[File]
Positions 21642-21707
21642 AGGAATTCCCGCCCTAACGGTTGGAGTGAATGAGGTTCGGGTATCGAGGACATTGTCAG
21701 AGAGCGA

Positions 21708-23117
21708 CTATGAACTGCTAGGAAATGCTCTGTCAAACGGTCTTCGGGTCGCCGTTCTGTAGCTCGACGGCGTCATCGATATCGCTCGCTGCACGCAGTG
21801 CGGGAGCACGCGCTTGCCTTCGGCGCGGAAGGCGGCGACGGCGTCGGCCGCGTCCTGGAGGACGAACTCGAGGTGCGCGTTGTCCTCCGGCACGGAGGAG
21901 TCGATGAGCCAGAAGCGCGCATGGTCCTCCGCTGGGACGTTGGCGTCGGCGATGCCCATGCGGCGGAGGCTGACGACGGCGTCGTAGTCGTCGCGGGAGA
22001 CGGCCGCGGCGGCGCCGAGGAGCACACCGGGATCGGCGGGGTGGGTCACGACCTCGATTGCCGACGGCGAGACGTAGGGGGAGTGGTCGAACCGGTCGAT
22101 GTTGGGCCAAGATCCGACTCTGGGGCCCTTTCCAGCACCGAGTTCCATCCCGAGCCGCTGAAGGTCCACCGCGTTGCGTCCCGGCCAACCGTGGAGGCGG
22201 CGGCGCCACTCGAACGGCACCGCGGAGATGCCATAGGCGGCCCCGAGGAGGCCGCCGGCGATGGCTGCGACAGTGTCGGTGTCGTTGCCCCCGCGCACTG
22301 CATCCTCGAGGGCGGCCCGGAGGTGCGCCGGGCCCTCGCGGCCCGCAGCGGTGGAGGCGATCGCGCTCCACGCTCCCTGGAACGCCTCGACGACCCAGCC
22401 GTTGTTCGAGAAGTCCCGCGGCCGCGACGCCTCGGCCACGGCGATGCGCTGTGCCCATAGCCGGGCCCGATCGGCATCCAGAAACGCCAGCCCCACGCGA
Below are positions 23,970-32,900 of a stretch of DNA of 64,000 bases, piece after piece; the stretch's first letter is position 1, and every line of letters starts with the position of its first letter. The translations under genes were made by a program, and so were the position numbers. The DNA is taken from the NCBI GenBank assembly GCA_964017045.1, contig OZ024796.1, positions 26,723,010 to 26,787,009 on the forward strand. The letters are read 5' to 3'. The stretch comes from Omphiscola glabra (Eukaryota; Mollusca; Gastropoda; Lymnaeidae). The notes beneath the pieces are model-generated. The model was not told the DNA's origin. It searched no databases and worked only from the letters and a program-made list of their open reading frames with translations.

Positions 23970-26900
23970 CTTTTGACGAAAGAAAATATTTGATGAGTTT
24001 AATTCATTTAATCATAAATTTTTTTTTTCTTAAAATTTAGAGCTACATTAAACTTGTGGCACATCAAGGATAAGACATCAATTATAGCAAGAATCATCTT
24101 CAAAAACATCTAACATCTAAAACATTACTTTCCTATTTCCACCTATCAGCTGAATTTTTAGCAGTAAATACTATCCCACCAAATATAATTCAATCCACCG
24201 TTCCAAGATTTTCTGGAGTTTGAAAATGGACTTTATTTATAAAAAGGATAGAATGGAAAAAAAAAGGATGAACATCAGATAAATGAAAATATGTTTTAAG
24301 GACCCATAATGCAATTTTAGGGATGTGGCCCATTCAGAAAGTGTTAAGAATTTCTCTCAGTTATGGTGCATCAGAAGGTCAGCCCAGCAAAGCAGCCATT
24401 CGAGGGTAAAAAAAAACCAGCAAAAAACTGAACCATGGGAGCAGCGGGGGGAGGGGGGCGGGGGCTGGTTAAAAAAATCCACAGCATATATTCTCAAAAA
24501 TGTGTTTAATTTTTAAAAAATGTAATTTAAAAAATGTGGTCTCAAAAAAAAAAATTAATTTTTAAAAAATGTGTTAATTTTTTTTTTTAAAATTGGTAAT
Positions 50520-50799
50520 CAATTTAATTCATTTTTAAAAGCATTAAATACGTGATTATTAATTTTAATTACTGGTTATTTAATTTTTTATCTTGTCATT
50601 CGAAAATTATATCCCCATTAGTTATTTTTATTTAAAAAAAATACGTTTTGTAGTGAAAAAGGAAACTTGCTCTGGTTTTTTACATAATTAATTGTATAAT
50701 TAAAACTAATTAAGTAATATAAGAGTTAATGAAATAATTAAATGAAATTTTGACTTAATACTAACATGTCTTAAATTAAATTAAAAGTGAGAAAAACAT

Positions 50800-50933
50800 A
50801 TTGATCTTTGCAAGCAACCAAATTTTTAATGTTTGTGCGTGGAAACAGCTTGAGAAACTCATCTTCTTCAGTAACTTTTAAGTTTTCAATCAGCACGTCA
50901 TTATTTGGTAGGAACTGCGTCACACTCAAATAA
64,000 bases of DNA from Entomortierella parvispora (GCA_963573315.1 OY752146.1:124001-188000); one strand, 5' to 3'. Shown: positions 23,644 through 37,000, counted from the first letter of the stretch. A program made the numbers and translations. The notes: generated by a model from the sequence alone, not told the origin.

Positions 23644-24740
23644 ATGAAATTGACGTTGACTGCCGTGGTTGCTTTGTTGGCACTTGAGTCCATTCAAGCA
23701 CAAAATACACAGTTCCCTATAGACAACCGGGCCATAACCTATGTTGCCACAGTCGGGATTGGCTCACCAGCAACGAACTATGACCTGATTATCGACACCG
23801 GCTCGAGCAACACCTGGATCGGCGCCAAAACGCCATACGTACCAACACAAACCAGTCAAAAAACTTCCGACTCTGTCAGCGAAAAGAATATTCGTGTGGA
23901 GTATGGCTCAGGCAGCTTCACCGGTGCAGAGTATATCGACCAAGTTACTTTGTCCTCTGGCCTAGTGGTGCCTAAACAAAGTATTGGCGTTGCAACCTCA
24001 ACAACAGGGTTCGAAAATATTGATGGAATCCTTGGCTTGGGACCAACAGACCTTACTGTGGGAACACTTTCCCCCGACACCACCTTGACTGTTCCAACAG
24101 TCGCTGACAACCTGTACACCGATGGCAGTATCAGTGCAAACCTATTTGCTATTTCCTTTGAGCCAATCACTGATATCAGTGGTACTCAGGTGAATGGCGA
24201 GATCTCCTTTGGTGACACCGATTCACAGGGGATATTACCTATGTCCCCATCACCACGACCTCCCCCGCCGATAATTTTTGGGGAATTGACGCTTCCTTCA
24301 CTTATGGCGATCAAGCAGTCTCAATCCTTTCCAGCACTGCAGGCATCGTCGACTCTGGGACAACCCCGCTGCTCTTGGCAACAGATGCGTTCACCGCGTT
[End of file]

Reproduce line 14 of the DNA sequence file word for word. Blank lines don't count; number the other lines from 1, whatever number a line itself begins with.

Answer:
Positions 23970-26900